The Advocate General on 5 February gave an Opinion in the highly important UK cases involving Woolworths and Ethel Austin employees. In the latest twist, he concluded that the UK is entitled to retain its long held view that it is only where an employer proposes 20 or more redundancy dismissals within 90 days "at one establishment" that the obligation to collectively consult is triggered.

While Opinions are not legally binding, they are often indicative of the approach the European Court of Justice will take when it issues its Decision, which is likely to be later this year.

What was the law prior to these cases?

UK law stated that where an employer proposes to dismiss 20 or more employees for redundancy within 90 days at one establishment then it is obliged to collectively consult employees. It has always been the case that, depending on the particular facts, employees working across different sites or locations could usually be deemed to be working at single, separate establishments so that the collective redundancy obligations less frequently apply. Failure to inform and consult may result in up to 90 days' pay being awarded to affected employees as a protective award.

What was being argued?

A significant shift in the law had taken place with the Employment Appeal Tribunal's (EAT) decision in the "Woolworths" case. Although most Woolworths employees who were made redundant when the retailer collapsed succeeded in winning protective awards, those employed at smaller stores with fewer than 20 staff missed out on the award because each store was defined as a different "establishment". They appealed and the EAT held that the existing UK law did not correctly apply EU law. There was no need to show an employee's "establishment" to determine whether collective redundancy obligations triggered. This ruling had the effect that collective redundancy obligations applied regardless of whether the 20 or more affected employees were employed at the same or different locations. By deleting the need for an "establishment" test 4,400 more workers who had worked in the two, now insolvent, businesses in establishments where it was proposed to make fewer than 20 employees redundant, were entitled to protective awards for failure to be collectively informed and consulted.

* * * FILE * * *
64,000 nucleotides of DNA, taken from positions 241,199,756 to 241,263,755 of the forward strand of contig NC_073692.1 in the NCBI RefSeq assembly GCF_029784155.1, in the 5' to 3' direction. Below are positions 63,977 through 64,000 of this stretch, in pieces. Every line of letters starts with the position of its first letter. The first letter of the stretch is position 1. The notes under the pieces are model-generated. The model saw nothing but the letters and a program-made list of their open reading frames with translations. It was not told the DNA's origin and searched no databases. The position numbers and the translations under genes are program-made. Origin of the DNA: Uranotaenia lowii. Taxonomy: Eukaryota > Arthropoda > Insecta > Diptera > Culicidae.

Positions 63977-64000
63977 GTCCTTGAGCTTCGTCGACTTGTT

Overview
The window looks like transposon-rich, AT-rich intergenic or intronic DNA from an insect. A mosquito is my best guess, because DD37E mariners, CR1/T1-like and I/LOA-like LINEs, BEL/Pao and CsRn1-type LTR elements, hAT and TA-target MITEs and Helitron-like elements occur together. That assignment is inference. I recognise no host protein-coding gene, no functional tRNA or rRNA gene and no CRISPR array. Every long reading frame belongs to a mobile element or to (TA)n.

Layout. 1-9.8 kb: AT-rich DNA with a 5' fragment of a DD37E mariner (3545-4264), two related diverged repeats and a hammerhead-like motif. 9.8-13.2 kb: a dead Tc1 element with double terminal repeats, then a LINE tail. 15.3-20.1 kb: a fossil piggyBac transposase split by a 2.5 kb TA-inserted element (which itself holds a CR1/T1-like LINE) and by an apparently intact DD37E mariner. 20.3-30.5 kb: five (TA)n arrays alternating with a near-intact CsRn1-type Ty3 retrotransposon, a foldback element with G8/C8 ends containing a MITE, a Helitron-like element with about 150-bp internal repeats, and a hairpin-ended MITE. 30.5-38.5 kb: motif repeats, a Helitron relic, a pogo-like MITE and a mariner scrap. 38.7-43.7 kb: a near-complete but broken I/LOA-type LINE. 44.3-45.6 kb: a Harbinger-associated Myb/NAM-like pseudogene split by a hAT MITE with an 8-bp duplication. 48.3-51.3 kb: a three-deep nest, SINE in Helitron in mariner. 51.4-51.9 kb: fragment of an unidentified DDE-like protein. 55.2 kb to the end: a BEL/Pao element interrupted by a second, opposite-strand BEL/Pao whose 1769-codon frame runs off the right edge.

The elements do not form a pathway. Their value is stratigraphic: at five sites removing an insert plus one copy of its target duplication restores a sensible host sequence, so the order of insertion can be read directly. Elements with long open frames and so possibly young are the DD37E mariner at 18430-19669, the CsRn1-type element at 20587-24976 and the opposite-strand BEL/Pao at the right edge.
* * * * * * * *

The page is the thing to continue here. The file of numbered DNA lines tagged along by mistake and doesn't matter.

What is the position now?

The Advocate General stated that in his opinion the UK government had implemented the EU law correctly. Its interpretation of an "establishment" was consistent with the Directive. The definition of an "establishment" for these purposes will depend on the particular facts and pre-existing case law in this area. This opinion is not binding. Often opinions are influenced by political factors – here, perhaps, the current trend towards "subsidiarity" or letting member states determine their implementation of EU rules with as much freedom as possible.

What happens next?

The ECJ is likely to make a Decision later this year. It is at this point employers will need to finally reassess their processes and potentially revert to pre - Woolworths practices of looking at numbers of proposed redundancies by establishment that employers were familiar with in the past.

In the meantime, the EAT decision still stands. This means that employers should usually continue to adopt a conservative approach and aggregate numbers of potentially redundant employees across different locations and sites. If proposing to make 20 or more dismissals within 90 days, regardless of where the employees are based, it would be prudent to adopt a collective redundancy process. This would also apply in relation to the requirement to consult where there is a change in the terms and conditions for 20 or more employees within 90 days.